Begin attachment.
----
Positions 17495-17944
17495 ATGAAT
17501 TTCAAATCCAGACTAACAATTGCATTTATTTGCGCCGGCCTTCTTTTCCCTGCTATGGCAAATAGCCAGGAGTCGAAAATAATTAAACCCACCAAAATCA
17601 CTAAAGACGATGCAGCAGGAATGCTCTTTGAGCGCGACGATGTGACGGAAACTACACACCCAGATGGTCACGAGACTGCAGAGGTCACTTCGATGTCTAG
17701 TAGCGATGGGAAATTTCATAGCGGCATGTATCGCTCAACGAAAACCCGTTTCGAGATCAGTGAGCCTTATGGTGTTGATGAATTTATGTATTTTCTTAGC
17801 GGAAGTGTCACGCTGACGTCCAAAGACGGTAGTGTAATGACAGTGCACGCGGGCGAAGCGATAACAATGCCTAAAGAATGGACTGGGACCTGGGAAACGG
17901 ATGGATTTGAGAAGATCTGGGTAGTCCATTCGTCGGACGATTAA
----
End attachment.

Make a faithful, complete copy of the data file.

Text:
Positions 17495-17944
17495 ATGAAT
17501 TTCAAATCCAGACTAACAATTGCATTTATTTGCGCCGGCCTTCTTTTCCCTGCTATGGCAAATAGCCAGGAGTCGAAAATAATTAAACCCACCAAAATCA
17601 CTAAAGACGATGCAGCAGGAATGCTCTTTGAGCGCGACGATGTGACGGAAACTACACACCCAGATGGTCACGAGACTGCAGAGGTCACTTCGATGTCTAG
17701 TAGCGATGGGAAATTTCATAGCGGCATGTATCGCTCAACGAAAACCCGTTTCGAGATCAGTGAGCCTTATGGTGTTGATGAATTTATGTATTTTCTTAGC
17801 GGAAGTGTCACGCTGACGTCCAAAGACGGTAGTGTAATGACAGTGCACGCGGGCGAAGCGATAACAATGCCTAAAGAATGGACTGGGACCTGGGAAACGG
17901 ATGGATTTGAGAAGATCTGGGTAGTCCATTCGTCGGACGATTAA